Birds at Home or Wherever You Roam!

As a general rule, the farther you go from home, the more birds you will be able to check off on your bird sighting list. If you're lucky enough to live near to the coast, a trip to the beach will introduce you to the graceful birds of sea and shore, such as sandpipers, pelicans, and terns.

A walk in the forest may allow you to catch a glimpse of a rare hawk, owl, or tiny tree clinging bird such as the nuthatch or brown creeper. Nothing is more helpful on bird watching hikes or tours than a good pair of binoculars.

The fact is, no matter how good your eyesight is, there's bound to be a time when you sight an intriguing bird that is just too far off or too high up to identify. That's when you're glad you've brought your bird watching binoculars or field glasses. Though birding binoculars can run well up into the thousands for exceptional pieces, even an inexpensive pair of binoculars will enable you to magnify what you can normally see. Don't forget, small children are some of the best bird watchers and they will be delighted to try out your binoculars!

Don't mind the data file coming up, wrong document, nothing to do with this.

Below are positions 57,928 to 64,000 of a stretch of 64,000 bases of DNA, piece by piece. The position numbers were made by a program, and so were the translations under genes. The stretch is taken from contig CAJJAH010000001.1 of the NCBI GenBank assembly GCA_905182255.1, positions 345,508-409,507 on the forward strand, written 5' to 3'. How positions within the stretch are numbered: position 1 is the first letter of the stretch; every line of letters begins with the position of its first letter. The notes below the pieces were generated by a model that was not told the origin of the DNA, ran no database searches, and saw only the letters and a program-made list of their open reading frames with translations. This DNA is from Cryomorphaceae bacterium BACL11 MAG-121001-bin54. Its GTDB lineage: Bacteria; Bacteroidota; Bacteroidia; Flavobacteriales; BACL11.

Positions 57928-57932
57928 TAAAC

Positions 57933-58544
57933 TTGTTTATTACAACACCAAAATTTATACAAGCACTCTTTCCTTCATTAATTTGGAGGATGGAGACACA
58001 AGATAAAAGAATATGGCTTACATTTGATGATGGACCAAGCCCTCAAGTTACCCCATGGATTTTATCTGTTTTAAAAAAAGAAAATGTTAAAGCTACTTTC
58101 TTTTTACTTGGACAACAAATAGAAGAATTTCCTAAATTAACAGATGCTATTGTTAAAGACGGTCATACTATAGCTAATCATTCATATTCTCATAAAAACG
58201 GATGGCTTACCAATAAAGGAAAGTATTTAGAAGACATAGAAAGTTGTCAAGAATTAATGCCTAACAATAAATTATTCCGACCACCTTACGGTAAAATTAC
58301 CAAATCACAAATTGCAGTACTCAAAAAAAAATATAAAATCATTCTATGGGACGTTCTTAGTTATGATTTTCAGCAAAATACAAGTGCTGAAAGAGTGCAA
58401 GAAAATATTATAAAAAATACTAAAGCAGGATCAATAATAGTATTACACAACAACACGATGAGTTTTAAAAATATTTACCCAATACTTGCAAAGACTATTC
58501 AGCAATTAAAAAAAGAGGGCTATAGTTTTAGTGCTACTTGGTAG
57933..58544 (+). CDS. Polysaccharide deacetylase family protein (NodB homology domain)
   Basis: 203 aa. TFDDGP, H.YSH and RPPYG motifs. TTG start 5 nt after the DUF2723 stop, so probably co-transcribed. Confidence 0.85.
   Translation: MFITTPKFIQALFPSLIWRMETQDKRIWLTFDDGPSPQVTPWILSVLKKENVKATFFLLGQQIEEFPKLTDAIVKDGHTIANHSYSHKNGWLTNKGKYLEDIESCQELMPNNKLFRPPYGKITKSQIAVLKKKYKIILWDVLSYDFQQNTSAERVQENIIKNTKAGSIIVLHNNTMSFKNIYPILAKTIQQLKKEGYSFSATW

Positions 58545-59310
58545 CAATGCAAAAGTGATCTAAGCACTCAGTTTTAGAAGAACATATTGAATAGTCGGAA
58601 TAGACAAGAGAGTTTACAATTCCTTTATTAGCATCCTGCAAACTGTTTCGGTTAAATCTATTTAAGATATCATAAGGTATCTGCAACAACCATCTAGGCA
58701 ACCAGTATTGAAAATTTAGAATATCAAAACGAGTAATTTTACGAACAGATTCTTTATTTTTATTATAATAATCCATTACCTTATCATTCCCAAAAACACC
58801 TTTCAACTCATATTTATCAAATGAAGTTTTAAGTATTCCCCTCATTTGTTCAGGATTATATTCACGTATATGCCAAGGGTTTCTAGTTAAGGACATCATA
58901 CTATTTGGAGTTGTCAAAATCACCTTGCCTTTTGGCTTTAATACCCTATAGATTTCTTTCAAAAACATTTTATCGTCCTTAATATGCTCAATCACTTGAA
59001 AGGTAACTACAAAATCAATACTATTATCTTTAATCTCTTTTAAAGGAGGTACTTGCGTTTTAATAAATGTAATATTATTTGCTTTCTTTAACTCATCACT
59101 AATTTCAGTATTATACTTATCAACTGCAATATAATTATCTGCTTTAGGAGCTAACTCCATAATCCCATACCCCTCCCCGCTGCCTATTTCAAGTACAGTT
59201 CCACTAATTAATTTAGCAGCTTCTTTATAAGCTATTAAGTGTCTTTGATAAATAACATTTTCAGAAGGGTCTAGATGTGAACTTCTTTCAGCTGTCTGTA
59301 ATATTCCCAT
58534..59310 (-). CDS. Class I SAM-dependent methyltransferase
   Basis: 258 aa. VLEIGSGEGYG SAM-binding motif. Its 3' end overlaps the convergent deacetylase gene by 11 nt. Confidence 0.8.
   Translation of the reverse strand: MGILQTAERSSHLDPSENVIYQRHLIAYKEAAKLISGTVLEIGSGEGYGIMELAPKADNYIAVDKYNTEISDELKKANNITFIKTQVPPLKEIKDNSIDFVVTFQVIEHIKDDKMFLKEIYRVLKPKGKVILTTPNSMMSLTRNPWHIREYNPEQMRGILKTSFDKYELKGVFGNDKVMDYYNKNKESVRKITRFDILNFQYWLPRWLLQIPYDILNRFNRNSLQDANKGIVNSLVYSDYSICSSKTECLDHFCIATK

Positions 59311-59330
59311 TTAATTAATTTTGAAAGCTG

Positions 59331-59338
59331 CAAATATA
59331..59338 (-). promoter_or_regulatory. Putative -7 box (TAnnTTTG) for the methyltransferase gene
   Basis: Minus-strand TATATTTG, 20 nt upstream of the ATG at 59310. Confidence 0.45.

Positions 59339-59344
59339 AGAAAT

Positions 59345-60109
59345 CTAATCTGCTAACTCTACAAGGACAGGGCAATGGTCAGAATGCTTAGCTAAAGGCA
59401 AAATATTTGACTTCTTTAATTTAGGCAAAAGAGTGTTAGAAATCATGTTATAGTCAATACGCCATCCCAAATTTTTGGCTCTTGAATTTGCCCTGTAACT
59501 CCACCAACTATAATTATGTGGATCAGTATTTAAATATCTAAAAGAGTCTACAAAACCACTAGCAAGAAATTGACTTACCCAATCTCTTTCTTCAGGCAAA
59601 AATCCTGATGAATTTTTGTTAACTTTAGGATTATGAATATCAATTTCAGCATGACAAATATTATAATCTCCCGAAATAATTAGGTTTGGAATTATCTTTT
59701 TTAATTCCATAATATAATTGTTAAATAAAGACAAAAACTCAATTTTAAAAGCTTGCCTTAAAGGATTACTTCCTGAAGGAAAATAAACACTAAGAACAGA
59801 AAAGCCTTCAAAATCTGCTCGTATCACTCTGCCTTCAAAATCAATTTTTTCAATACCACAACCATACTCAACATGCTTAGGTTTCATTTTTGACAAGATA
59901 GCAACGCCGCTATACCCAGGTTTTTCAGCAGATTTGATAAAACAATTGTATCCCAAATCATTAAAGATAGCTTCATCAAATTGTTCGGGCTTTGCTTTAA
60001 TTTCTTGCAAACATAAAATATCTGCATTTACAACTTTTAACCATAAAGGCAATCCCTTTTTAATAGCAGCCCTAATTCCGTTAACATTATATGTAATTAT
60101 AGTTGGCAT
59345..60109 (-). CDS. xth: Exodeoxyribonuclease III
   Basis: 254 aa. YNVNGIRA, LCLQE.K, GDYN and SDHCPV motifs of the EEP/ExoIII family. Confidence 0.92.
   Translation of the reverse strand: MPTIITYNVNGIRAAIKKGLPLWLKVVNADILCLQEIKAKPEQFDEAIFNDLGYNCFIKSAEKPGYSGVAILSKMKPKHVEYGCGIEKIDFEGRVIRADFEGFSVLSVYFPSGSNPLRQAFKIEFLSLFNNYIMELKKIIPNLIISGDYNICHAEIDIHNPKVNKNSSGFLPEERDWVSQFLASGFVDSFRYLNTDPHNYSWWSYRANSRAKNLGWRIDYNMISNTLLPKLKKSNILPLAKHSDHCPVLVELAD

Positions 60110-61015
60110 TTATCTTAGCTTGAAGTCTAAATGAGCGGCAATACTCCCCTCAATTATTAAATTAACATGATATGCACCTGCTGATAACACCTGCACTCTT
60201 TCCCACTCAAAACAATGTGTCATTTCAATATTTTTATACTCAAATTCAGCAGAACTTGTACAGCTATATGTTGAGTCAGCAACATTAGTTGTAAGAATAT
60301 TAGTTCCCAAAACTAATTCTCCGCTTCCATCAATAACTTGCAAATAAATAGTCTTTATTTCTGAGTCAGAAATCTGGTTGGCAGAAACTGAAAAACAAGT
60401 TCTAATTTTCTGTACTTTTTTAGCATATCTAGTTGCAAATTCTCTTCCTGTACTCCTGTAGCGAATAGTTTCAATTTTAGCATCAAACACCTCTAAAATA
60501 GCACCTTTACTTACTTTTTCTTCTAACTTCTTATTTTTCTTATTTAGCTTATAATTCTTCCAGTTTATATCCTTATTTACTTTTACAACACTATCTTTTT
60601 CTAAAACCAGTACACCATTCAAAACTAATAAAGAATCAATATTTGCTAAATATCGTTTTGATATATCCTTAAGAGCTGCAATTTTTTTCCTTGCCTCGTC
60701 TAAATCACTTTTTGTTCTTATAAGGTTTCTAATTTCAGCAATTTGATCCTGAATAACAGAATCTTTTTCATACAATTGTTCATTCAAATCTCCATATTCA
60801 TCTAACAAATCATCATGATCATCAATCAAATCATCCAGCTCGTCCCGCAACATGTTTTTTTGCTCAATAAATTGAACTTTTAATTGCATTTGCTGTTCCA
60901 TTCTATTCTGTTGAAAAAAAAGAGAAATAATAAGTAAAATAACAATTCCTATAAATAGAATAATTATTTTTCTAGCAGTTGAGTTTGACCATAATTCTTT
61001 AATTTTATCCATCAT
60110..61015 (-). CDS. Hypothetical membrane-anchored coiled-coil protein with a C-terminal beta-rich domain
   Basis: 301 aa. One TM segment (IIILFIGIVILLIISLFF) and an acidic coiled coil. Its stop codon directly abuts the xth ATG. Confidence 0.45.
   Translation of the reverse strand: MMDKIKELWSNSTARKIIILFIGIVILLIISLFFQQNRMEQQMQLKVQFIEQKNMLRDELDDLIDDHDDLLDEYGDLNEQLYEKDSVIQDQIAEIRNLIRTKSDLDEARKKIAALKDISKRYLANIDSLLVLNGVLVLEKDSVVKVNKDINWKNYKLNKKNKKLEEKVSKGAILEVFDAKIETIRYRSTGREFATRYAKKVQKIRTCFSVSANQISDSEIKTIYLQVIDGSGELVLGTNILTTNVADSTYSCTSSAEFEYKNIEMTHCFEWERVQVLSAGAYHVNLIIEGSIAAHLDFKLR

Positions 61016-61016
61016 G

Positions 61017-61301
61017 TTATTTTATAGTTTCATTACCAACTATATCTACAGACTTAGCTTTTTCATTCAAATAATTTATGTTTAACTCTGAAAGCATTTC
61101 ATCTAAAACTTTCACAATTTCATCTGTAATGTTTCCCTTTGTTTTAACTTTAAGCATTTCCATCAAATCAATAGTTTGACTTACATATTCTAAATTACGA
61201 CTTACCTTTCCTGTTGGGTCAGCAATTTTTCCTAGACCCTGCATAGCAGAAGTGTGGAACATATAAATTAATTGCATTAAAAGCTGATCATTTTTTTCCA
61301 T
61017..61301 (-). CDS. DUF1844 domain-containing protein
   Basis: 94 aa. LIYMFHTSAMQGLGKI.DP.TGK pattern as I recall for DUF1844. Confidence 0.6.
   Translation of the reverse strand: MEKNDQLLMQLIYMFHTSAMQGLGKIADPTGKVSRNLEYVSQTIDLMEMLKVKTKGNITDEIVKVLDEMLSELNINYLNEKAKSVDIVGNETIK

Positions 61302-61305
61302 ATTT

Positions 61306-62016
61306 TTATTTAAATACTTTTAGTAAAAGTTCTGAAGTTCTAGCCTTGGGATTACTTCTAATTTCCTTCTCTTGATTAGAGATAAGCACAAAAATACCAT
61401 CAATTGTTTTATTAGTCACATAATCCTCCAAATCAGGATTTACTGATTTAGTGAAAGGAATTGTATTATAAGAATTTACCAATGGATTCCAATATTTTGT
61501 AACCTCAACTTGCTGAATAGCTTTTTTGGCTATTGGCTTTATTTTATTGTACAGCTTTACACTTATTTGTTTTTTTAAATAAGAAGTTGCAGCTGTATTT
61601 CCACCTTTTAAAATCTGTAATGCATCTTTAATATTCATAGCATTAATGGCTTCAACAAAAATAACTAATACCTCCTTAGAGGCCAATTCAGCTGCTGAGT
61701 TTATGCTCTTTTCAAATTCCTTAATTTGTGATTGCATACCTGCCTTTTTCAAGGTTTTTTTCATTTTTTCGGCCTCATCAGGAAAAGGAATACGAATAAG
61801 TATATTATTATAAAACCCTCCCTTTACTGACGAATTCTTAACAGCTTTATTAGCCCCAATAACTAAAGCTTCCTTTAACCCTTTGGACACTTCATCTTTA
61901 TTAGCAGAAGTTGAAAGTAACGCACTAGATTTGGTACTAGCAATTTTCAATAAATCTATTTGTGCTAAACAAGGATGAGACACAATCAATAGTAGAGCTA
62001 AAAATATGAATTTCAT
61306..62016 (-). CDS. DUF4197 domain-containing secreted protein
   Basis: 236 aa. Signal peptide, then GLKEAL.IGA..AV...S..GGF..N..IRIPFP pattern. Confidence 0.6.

Lifelong birders often come to feel genuine friendship for the backyard birds in their lives. It's a moment of bliss and irony when a birder first discovers that not only are they watching a bird, but that they have a bird watching them. A musician we know can make hummingbirds come when she plays the pennywhistle. Others so win the trust of birds that they will come to feed right out of their hands. Such delightful feats require patience and practice. At American Bird Guide, we're here to tell you that every moment lived in the company of birds is a moment well lived.

Share your birdwatching comments on our Birding Sonoma County Blog here!